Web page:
Sturgeon will remain in office until the Scottish National Party, which controls Parliament, chooses a successor at the party conference next month. Many experts speculated that she resigned due to the renewed controversy regarding transgender legislation that allows anyone over 16 to change gender designation without the need for a medical diagnosis. Despite the controversial reform dominating the headlines of Scottish politics in recent weeks, Sturgeon firmly denied that the legislation and any other short-term political setbacks were a factor in her decision to step down. Kate Forbes, a former finance secretary, has been eyed as a potential successor in the days following Sturgeon’s announcement.


Middle East and North Africa

Assad’s Attempt to Rejoin the Global Stage

Following the aftermath of the horrific earthquake that struck northern Syria, many civilians are in desperate need of aid materials. However, because President Bashar al-Assad used chemical warfare against civilians, much of the globe had placed sanctions on Syria, preventing aid from easily reaching the nation. Many of these sanctions were hard-hitting. In 2019, the United States implemented one of the harshest sanctions on Assad’s regime, which prevented all American individuals and companies from engaging in economic activities that could aid in Assad’s war efforts. Even the Arab League suspended Syria's membership, while many Middle Eastern countries also limited trade with the nation.

While the world supported the decision to punish the regime, the current humanitarian crisis has pushed many countries and organizations to reconsider. Initially, the Security Council only permitted the United Nations to provide aid through a singular border crossing in northwest Syria, but the recent crisis forced the UN to work with Assad to open more border crossings. However, Assad would only allow for the opening of more border crossings if the UN agreed to move all aid through Syria’s capital, Damascus. Human rights advocates protested the move, arguing that sending various forms of support through the capital would legitimize Assad’s power in the country and help his administration gain more control internationally. Furthermore, they posited that sending the aid through the capital would allow the regime to restrict access to aid. Activists also pointed to the fact that many Middle Eastern nations that had shunned Syria at the beginning of its civil war were now working with Assad to coordinate aid relief since facilitating negotiations with the Syrian president allowed them to reenter the international stage. Professor Daher, a Swiss-Syrian researcher from the European University Institute spoke on how the reliance on Assad has allowed his administration to “reaffirm its sovereignty, its centrality, and to instrumentalize this tragedy for its political purposes.”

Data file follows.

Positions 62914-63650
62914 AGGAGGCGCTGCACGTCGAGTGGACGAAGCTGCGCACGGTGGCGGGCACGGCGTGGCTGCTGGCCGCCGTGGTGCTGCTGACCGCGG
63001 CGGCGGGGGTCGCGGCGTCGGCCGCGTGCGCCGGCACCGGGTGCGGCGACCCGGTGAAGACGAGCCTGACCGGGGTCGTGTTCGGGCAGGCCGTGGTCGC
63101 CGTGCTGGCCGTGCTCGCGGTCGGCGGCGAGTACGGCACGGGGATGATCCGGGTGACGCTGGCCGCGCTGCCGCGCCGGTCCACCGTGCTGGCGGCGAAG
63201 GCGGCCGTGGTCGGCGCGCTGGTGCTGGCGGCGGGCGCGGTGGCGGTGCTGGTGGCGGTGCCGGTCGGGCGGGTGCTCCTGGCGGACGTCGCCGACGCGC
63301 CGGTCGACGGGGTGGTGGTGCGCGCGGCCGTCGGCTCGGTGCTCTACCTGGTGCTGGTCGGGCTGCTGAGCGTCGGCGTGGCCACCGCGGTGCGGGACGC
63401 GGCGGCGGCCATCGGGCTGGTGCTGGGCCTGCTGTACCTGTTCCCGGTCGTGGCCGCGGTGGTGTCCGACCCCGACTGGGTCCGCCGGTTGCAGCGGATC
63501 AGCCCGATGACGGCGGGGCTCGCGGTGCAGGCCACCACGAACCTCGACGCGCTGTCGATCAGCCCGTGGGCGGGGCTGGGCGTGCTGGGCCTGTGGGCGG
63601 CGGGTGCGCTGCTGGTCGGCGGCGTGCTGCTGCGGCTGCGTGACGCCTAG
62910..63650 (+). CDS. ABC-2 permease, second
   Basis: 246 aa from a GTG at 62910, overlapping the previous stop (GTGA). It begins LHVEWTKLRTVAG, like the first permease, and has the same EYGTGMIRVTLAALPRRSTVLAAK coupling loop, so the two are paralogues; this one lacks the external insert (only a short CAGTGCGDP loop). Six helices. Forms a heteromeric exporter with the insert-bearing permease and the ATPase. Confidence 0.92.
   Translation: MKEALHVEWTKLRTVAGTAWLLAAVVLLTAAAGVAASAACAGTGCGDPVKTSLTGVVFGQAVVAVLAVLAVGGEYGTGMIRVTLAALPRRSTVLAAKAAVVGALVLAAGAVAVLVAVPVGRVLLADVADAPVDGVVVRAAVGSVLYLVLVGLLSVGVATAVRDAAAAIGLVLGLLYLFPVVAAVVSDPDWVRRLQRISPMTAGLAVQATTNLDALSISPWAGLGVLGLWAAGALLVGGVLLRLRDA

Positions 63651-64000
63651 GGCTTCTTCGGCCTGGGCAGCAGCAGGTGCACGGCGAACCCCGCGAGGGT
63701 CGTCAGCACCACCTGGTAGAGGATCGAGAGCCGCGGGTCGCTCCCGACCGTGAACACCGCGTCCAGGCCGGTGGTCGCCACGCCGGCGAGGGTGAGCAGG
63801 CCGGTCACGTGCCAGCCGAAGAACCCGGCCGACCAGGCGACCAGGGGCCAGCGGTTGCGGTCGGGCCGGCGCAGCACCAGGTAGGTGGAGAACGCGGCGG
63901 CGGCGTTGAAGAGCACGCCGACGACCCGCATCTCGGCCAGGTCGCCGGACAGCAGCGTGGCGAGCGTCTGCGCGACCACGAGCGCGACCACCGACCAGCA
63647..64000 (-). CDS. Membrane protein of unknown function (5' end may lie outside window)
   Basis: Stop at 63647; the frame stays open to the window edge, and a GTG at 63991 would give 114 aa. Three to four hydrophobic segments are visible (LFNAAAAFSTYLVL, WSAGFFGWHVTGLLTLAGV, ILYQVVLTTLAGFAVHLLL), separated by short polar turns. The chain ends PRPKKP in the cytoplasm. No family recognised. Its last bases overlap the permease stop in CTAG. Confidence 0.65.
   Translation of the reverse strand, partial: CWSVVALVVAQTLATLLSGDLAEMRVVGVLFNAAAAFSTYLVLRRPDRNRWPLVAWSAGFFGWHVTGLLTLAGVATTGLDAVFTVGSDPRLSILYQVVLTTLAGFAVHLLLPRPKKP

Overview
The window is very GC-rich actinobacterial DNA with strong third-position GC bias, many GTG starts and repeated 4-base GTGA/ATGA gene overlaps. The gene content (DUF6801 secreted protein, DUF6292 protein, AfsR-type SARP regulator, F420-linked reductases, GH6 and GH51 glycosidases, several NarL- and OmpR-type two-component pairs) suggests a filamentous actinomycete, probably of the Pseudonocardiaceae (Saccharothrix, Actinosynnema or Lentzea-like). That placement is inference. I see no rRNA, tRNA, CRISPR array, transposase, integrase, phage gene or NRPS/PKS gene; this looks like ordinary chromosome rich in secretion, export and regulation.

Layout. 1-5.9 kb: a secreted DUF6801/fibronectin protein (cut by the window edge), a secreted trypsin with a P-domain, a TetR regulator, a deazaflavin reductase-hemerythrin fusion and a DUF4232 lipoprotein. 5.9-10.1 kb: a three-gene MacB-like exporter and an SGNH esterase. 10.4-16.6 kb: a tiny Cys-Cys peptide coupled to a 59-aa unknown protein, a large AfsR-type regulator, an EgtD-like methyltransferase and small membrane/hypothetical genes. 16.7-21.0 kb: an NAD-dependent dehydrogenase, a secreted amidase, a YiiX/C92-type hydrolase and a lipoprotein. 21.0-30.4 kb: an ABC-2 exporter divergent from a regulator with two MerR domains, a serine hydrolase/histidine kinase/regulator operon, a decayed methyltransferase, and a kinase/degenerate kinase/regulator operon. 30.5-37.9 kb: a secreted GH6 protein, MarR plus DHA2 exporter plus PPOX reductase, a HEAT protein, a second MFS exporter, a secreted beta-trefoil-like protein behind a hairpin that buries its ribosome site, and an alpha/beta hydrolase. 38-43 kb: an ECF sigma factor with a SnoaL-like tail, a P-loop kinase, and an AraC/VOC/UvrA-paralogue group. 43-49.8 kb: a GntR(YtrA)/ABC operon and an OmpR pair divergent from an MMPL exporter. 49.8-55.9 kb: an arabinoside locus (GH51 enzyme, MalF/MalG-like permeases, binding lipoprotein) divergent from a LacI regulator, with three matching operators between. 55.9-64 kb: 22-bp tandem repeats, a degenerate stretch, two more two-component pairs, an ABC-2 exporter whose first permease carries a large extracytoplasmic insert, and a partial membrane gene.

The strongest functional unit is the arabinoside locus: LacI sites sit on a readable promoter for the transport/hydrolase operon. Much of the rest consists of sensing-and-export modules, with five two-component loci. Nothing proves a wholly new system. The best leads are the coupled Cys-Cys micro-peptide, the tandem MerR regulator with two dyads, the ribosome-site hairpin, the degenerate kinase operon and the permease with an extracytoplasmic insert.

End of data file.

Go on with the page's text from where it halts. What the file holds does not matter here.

While some human rights activists vehemently oppose the UN’s decision to coordinate with Assad, some argue it's necessary. Often it's difficult to send money to countries that the United States and other larger nations sanction. Because people cannot readily transfer money and supplies, many Syrians suffering from the impacts of the earthquake cannot receive help in a timely manner. Having to work with Assad’s regime does mean other countries will have to make temporary concessions on its sanction policies, but it is unclear whether or not the world will once again isolate Syria after the humanitarian crisis subsides.


North America

The Michigan State University Shooting Raises Questions on Campus Security

A gunman killed three students this week at Michigan State University in East Lansing, Michigan. Students and faculty sheltered in place for several hours until the gunman killed himself. Five students were also severely injured. All victims were students at the university. In the years following the Columbine High School shooting, elementary, middle, and high schools have implemented several security precautions, including metal detectors, new security systems, increased screening for visitors, and installation of locks on classroom doors. However, these precautions have not been implemented in universities, leaving them relatively vulnerable.


Law enforcement discovered the Michigan State University gunman was a 43-year-old man with no connection to the university. Students recalled feeling safe hiding from the shooter in their dorm rooms where a student ID is required to enter each floor of the dorm. However, many places on campus, such as the student union and classrooms do not require a student ID for entry. Card-access systems on campus are generally an agreed upon safety practice but some people worry that limiting access on campus will take away the openness of universities.